In what has become an annual tradition, Canada Health Infoway is holding a Partnership Conference during Digital Health Week, which this year is November 12-18. The Infoway Partnership Conference brings together health care leaders for two days of debate and discussion, as well as an exchange of digital health best practices. It will be held this year in Montreal.
“This really is one of the highlights of the year for us,” says Infoway President and CEO Michael Green. “Our health care system is something we cherish as Canadians, but the truth is, there are some areas where it isn’t measuring up as well as it should. This conference will be an opportunity for us to discuss how we can resolve some of the challenges we are facing.”
The challenges Green is referring to were identified in a recent study of 11 countries published by the Commonwealth Fund, which shows Canada lagging behind many other countries when it comes to timely, equitable access to appropriate care. The study found that 29 per cent of Canadians reported waiting four or more hours to receive attention in the hospital emergency department. In France, by comparison, only one per cent of people wait that long. With respect to being able to view lab results online, Canada ranked third from the bottom, with only six per cent of people able to do so, while France ranked first at 27 per cent. Canada ranked dead last in terms of patients being able to email a doctor with a question, with only four per cent able to do so. France was first, at 24 per cent.
Clearly, Canada needs to do better. One part of doing that, says Infoway’s Green, is to incorporate digitally-enabled solutions and services.
Infoway has developed a digital health strategy that will, over the next four years, focus on large, multi-jurisdictional or pan-Canadian projects to empower Canadians and strengthen their care teams. The strategy is called Driving Access to Care, which is also the theme of this year’s Partnership Conference.
“The Montreal conference will be focusing on two strategic goals that we have identified as part of Driving Access to Care,” says Green. “We will be looking at safer access to medications, and empowering Canadians through better access to their health information and digital health services.”
Discussions about safer access to medications will include the pan-Canadian e-prescribing service called PrescribeIT™. Infoway has been working with Health Canada, the provinces and territories, industry stakeholders, retailers and other private sector companies to design, build and operate the technology infrastructure for PrescribeIT™, and scale the service for use across the country.
Deployment of PrescribeIT™ has already begun in Ontario and Alberta, and deployment in other jurisdictions is being planned over the coming year. When fully rolled out, it will be available to all pharmacies, prescribers and patients in Canada. It will provide safer and more effective medication management by enabling providers to transmit a prescription electronically from their electronic medical record (EMR) to a pharmacist’s pharmacy management system (PMS).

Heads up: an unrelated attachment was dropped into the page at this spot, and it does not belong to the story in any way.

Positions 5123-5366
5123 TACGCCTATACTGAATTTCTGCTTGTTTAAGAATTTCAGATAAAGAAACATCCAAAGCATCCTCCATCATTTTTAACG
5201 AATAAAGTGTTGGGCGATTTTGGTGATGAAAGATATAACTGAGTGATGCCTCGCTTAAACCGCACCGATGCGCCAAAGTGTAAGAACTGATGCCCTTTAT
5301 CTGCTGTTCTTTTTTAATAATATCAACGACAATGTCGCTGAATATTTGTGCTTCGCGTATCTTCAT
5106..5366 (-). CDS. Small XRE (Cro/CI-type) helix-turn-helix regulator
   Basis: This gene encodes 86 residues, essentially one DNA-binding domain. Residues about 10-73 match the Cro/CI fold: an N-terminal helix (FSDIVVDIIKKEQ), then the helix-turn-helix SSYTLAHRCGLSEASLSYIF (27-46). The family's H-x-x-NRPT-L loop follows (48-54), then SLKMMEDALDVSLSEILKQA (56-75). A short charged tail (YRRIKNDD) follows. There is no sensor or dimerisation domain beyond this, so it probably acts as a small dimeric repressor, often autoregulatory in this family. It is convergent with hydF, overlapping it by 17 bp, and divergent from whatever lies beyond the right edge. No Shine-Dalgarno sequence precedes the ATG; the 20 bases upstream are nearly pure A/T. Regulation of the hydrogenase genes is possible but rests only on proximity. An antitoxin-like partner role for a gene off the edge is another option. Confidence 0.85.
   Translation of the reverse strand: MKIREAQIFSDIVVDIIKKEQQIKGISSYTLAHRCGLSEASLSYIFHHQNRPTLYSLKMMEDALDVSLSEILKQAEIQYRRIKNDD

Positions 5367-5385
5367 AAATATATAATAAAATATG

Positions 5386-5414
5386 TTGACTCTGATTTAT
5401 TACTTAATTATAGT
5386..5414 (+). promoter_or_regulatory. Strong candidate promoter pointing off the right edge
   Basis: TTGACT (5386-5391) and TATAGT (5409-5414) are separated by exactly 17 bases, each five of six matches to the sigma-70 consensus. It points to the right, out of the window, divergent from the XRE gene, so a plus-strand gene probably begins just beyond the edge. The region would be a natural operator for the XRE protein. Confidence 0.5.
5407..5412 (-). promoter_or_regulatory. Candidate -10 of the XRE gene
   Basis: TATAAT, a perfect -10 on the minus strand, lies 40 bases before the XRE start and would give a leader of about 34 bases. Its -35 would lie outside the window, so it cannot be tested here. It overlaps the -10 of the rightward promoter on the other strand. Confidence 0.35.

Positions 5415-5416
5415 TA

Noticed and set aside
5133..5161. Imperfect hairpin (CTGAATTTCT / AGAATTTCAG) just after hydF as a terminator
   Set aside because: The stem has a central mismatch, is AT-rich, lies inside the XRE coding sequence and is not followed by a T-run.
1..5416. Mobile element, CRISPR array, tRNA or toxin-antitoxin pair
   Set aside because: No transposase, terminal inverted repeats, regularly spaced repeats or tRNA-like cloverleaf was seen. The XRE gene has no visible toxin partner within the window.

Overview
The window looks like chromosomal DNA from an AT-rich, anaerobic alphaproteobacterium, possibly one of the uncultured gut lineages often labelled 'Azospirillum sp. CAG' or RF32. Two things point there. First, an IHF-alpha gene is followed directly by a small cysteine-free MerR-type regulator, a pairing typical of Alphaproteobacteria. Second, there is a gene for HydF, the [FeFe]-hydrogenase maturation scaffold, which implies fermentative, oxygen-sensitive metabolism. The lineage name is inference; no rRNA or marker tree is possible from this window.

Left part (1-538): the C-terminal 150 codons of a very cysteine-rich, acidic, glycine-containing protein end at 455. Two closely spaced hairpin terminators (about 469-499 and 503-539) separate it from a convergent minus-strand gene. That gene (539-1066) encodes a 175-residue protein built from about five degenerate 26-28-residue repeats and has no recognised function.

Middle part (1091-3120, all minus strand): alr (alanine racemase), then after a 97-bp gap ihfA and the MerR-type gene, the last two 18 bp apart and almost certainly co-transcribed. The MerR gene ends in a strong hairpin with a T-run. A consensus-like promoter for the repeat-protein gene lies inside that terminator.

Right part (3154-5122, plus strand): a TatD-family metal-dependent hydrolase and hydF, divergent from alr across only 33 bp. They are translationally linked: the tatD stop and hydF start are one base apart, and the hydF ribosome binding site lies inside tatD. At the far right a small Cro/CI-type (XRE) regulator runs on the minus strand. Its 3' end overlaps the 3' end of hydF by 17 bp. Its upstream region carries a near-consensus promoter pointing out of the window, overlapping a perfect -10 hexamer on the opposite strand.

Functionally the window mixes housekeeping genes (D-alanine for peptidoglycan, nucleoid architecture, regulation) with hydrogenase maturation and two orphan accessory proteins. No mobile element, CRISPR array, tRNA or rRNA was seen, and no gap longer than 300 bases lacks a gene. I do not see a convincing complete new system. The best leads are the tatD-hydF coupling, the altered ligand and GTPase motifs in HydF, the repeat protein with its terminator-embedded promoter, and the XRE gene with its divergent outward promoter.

The PrescribeIT™ service will ensure that patients can deal with their pharmacy of choice. It will improve patient safety by ensuring there is better information at the point of care, and it will reduce prescription drug fraud and abuse. In particular, PrescribeIT™ will help support Canada’s response to the current opioid crisis, by ensuring that prescriptions can be tracked in a consistent and patient-centred manner.
Conference discussions about better access for Canadians to their health information and to digital health services will start with the basic assumption that this access is a good and in fact necessary thing.
Infoway shares with its partners a commitment to an integrated and person-centred health care system for all Canadians, and a conviction that the way to achieve this is by giving Canadians as much access as possible to their personal health information and to digitally-enabled health care services. There is mounting evidence that giving people access to their health information increases their ability to manage their conditions, and supports more informed discussions with their doctors. Overall, this kind of person-centred care is directly related to better outcomes, increased safety, and lower health costs.
Infoway’s newest offering is the ACCESS Digital Health (working title) ecosystem, a collection of services designed to help Canadians better manage their health and strengthen their care teams by supporting digitally-enabled care and services. This bold and innovative offering allows Infoway, working with partners, to improve care across Canada, with special attention to key priorities areas: youth mental health and addictions, rural and remote health service delivery, and home and community care. The Partnership Conference will be an excellent opportunity to learn more about the ACCESS opportunities for citizens, clinicians, health solutions providers and governments.
“I cannot emphasize enough the fact that by addressing and improving access to care issues using technology, we can improve health care,” says Infoway’s Michael Green.
Green adds that he is also particularly proud of the fact that, for the third year in a row, the Infoway Partnership Conference has been accredited as a “Patients Included” event. This refers to an international movement to ensure that health care conferences and journals incorporate the experience of patients as experts in living with their condition while ensuring they are neither excluded nor exploited.
“It’s pretty simple,” says Green. “If a conference intended to improve the quality of care being delivered to patients doesn’t have patients presenting and in attendance, it really isn’t doing its job.”
The 2018 Infoway Partnership Conference will be held November 13-14. For more information, go to www.infowayinforoute.ca/partnership